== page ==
All the Motown music. Marvin Gaye, The Spinners, The Temptations, The Four Tops. Not jazz. Not at all. Gospel music.

3. What’s your favorite music to dance to?
Whatever makes me move my body.

4. What’s your favorite music to listen to if you’re hanging out with people?
I like to listen to Bob Marley and Afrobeat. It really depends on the mood, I could listen to some traditional jazz or a nice vocalist. When I’m chillin in the club having a glass of wine or just relaxing, something else.

5. What music do you listen to calm down?
I do a lot of Tai Chi so I listen to a lot of Chinese music, which is geared toward the martial arts that I do. It depends, I might put on some Debussy, I might put on some Prince. Hm. Who else do I like to listen to? It depends on the time of the day. Sometimes I don’t want to hear jazz at all. So I’ll listen to Mary J Blige

Ella: “Have you seen the double bill she’s doing with D’Angelo?”
AH: “I know some guys that are in the band, I’ve heard it’s happening, Did you go? How was it?”
Ella: “I loved it.”
AH: “I mean, I like all of it. We play jazz but, really, we’re musicians. I’ve played with Common, I’ve played with a lot of different people. All of us have played,” he pointed to Mark Gross, “he played with Mary J, with D’Angelo and those cats. We all played a lot of everything, you know? You have to.”
Ella: “That’s what I want to do. I want to play a lot of everything.”
AH: “You just gotta prepare yourself. Practice. It’s about making communications and all about relationships. You could be the best saxophone player in the world but if you don’t make relationships with people you’ll be sitting and not working. You know, you have to be careful too.” He looked at Christen and I, “You both are beautiful women, so you have to be really careful about the way you present yourself. Present yourself in a professional way so that guys know you’re not some chick that’s gonna let them get in your pants. You have to be very very serious, because once you get that reputation, with this guy or that guy, it’s over for you. Over. I mean, you pick and choose your battles. But to be respected as a professional musician, you have to present yourself in that way. Be able to read the music. Show up on time. Everything that’s expected of anybody else to do. And if someone talks to you in a way that’s not appropriate, you shut it down right away. Right away. And if they don’t call you again, that’s good. You know what I mean? That’s the best advice I can give you. I’ve been in New York for 20 years. I want you to be successful, and I want you to be happy. Because guys are gonna try, I mean, they’re probably doing it already.”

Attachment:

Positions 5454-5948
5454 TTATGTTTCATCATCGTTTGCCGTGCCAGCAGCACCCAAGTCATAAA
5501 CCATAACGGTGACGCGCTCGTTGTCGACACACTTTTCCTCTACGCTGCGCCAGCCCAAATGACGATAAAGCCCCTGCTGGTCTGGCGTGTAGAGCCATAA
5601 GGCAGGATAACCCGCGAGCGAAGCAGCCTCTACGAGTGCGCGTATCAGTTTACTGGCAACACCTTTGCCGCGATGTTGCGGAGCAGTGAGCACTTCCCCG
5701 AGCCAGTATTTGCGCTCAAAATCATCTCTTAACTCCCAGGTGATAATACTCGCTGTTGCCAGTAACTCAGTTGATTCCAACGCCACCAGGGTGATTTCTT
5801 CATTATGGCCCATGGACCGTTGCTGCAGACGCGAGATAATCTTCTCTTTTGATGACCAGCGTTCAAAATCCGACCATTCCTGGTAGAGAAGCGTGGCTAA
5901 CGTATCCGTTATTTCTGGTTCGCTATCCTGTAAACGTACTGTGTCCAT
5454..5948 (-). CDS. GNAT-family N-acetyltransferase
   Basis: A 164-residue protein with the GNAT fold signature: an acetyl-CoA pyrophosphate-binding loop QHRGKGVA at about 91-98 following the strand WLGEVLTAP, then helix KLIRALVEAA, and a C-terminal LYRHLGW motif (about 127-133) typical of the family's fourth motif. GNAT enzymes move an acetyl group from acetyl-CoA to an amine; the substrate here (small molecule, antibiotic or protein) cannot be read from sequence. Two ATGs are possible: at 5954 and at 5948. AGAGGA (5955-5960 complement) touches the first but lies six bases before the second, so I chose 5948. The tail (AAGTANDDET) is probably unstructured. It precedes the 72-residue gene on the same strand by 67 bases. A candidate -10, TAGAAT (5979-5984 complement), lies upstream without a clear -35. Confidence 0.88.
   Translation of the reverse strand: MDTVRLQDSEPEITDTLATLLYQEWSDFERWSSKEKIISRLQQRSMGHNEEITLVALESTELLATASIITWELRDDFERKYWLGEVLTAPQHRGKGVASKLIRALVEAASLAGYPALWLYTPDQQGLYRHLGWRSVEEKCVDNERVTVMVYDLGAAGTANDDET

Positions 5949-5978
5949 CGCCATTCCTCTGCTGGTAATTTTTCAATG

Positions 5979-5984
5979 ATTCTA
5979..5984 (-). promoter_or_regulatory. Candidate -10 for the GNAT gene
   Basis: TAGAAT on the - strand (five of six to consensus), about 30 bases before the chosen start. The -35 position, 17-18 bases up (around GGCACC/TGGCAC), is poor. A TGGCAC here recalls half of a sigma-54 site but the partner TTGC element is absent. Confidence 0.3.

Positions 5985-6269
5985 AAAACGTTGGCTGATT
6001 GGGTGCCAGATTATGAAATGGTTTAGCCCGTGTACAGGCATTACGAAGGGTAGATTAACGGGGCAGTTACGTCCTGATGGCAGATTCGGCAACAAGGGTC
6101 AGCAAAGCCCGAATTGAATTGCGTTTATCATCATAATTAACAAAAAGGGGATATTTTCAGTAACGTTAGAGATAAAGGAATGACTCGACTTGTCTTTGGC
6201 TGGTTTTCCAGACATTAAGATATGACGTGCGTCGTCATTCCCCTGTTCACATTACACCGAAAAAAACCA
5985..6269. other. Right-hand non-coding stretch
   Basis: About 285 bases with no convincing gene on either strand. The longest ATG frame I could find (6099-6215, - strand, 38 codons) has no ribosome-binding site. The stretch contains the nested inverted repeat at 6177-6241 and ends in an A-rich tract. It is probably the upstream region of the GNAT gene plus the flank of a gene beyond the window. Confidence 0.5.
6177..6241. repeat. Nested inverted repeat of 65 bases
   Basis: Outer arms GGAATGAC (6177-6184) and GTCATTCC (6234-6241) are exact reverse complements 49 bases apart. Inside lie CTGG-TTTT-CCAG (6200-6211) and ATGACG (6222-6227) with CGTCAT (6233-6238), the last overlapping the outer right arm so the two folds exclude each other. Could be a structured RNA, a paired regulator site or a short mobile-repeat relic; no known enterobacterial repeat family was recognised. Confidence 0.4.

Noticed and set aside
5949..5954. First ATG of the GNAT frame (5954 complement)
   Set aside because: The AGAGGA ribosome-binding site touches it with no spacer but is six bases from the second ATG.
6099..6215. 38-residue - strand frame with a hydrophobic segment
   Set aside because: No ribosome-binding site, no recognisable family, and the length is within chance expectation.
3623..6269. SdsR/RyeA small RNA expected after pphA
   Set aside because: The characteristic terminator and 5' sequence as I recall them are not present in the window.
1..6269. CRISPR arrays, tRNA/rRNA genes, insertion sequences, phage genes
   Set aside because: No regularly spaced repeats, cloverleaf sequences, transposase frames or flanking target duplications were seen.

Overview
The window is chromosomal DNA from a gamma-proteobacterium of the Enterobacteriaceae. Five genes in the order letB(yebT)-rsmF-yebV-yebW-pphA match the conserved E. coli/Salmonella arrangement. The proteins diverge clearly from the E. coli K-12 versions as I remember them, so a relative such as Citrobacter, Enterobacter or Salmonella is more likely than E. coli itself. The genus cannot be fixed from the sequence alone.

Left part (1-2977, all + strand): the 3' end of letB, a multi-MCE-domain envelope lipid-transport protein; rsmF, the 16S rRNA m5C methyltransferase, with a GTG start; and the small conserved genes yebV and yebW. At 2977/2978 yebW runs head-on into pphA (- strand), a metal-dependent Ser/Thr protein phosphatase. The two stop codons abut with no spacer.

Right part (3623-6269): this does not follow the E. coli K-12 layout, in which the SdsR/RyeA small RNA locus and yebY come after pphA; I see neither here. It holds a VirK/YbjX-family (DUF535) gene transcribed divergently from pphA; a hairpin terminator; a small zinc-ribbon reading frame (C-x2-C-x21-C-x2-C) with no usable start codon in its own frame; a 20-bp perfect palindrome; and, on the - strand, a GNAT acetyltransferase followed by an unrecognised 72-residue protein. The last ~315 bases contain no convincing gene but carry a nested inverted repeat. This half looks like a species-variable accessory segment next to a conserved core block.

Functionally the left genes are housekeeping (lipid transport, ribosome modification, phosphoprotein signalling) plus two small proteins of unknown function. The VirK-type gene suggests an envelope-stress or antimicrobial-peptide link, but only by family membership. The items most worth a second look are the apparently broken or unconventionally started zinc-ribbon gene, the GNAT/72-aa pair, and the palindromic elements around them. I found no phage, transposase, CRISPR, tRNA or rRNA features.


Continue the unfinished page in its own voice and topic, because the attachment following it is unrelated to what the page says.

Christen: “yup.”
Ella: “yup.”
AH: “I mean, that’s kind of what we do. Just be careful. Keep practicing. Make relationships. Be a good person. Put energy out there. Pray, and ask for that. It’ll come to you. You’ll get a chance. But you’ve gotta have your eyes open. If you keep looking at what somebody else is doing, you might miss your opportunity. So keep your eyes open for opportunity, keep yourself on your horn, and study as much music as possible. Different kinds of music. That’s it.”

Until next time,
Swing, brothers and sisters, swing!
Jazz Girls